This is a visceral and vitally important piece in which playwright Eliza Gearty and director Alex Kampfner have wrought an exquisite little nugget of social political theatre: sublime in delivery and haunting in subject material.
A visceral and vitally important piece of theatre
Fast Food worker Shaun is a typical eighteen year old. He likes music, mates and getting stoned. Usually all at the same time. He is a devoted older brother, has a colourful best mate and a sparky potential new girlfriend.
But Shaun is no carefree teenager. As in all too many hidden stories across the country, he is also the sole carer to his eight year old sister, desperate to keep it from the authorities lest they separate them, and scraping whatever he can together to keep her safe, warm and fed.
Little sister Sophie knows more of the sadnesses and quirks of the world than she should. She knows to keep her mouth shut at school and not to betray the fruity language or drug dealing which characterise the chaotic life of her family home.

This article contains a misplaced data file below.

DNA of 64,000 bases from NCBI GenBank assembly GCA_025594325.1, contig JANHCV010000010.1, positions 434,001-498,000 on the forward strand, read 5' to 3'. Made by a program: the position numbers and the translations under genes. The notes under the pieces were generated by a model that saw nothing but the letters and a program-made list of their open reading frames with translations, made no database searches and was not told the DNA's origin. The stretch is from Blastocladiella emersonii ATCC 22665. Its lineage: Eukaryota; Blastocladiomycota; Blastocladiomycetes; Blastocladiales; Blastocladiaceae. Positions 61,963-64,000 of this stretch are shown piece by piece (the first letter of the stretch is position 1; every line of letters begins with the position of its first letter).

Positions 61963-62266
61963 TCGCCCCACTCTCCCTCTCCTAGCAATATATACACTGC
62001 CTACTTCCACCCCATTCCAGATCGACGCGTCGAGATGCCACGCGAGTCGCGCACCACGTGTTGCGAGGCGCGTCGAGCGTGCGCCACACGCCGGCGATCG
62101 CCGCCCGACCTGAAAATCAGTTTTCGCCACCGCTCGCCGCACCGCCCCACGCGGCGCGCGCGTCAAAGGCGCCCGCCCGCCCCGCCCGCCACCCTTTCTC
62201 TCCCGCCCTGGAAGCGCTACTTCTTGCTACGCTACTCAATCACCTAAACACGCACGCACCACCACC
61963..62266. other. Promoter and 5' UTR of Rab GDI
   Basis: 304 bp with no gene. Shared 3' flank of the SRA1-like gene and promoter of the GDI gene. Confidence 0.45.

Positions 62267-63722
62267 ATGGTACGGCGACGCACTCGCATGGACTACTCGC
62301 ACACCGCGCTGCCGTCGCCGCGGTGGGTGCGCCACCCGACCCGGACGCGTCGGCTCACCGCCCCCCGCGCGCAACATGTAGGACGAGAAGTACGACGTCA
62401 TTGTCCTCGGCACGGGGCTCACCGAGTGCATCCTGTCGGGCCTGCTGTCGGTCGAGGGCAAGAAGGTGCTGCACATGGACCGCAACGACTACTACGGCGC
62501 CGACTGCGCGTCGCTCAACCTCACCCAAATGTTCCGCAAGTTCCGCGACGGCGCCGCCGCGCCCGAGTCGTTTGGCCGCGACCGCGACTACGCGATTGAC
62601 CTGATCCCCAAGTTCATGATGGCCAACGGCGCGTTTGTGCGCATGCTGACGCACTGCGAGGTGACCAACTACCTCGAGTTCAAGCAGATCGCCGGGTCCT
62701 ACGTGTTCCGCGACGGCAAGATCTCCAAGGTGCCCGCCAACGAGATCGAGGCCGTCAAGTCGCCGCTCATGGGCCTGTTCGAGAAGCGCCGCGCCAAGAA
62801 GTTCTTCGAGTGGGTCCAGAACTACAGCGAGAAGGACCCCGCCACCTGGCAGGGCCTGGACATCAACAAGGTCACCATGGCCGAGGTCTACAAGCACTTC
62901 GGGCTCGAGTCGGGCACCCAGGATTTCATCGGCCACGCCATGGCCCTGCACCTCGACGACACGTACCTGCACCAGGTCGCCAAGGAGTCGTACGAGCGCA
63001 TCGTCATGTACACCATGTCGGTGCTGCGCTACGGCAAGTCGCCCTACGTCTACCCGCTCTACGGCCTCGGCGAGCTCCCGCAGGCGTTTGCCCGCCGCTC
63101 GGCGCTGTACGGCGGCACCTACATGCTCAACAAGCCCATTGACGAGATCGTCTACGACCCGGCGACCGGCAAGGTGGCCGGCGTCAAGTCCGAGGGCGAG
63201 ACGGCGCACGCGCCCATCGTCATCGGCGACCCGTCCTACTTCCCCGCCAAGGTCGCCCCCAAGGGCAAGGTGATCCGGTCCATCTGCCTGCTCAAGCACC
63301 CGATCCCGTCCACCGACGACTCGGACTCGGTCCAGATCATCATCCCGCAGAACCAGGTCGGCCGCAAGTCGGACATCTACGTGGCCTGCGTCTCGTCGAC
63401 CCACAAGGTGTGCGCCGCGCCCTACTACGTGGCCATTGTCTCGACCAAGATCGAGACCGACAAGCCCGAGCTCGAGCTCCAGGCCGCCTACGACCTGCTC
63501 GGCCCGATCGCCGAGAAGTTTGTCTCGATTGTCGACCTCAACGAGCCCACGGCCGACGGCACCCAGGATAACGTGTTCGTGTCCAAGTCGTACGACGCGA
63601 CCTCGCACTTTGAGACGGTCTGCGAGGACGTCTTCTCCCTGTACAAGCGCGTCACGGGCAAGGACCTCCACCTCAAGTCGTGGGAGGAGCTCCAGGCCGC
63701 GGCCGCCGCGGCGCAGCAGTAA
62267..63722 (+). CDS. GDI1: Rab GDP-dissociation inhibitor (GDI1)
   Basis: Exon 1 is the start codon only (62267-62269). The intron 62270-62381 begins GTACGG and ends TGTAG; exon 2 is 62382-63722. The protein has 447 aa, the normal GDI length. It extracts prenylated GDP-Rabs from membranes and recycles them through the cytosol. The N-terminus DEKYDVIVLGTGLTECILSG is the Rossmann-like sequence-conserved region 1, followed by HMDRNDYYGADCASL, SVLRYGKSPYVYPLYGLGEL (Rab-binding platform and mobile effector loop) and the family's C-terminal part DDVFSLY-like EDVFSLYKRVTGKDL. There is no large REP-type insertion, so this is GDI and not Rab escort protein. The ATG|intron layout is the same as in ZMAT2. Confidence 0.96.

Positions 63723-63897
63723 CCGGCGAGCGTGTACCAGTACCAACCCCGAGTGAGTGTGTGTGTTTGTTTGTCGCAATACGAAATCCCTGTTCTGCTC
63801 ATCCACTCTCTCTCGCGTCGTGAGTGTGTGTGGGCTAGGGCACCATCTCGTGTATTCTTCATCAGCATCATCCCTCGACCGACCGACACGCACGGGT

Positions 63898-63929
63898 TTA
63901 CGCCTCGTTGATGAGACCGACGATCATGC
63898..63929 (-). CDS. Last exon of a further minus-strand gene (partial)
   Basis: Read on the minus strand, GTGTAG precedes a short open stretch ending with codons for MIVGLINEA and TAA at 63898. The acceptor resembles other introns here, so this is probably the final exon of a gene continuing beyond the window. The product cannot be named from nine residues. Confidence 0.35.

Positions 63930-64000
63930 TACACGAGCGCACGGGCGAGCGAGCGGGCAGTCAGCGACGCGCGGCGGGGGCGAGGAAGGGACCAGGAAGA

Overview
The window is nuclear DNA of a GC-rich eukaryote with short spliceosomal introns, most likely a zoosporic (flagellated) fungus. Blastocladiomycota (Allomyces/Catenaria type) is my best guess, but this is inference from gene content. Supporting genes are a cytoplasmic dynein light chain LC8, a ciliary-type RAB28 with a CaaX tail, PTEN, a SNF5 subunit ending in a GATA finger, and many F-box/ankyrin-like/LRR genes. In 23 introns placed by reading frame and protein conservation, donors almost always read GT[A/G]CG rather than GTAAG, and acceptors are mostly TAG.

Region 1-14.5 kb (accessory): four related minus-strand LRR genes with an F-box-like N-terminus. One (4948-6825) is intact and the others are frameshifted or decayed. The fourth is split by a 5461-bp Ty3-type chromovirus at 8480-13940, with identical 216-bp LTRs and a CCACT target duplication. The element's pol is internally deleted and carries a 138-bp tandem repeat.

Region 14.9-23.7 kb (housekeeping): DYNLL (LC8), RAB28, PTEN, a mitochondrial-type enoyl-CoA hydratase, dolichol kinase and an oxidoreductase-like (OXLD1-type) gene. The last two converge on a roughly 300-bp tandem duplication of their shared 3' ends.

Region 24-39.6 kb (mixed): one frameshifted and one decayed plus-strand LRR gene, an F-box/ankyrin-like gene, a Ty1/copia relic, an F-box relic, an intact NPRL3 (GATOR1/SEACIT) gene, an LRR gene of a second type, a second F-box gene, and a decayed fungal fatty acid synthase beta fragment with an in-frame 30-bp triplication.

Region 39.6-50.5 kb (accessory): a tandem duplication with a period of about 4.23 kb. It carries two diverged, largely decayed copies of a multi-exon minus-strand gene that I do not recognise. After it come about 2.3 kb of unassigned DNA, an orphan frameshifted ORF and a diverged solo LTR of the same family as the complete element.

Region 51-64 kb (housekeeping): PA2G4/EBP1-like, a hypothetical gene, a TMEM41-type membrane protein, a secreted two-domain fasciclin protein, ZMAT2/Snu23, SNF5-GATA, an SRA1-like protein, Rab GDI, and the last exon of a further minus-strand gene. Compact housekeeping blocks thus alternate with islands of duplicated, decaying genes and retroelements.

It is a horribly reminiscent story. I remember something similar from Grange Hill decades ago. And yet, it bears retelling because it is still happening. Decades and decades on from the great tomes of suggested social reform, it is still happening. And at a time when the cost of living is never far from anyone’s thoughts, not only is there little sign that inequity of circumstance will ever abate, but every suggestion that it will only continue to get worse.
Shaun is proud and dignified: prepared to work for the paltry pay which never quite covers expenses. A child himself, he too knows more of the sadnesses and quirks of the world than he should. He begs for more work: but is denied with a smile and an airy wave of the hand. He begs for shifts which will enable him to provide childcare: but is denied with a wolfish grin and a promise of jam tomorrow.
It is a familiar treadmill to too many people: surviving rather than thriving. And the ensemble cast are superb in suggesting the defeated anger, the hope against the odds, the way in which the tiniest glimmers of lightness shine in the gloom of just existing.
But whilst this is a rollicking good story in its own right, and has all the hallmarks of a successful plotline, About Money is so much more than that. It shines a light on a shabby, dog-eared piece of our country's financial jigsaw and as such, deserves to be seen by the largest of audiences.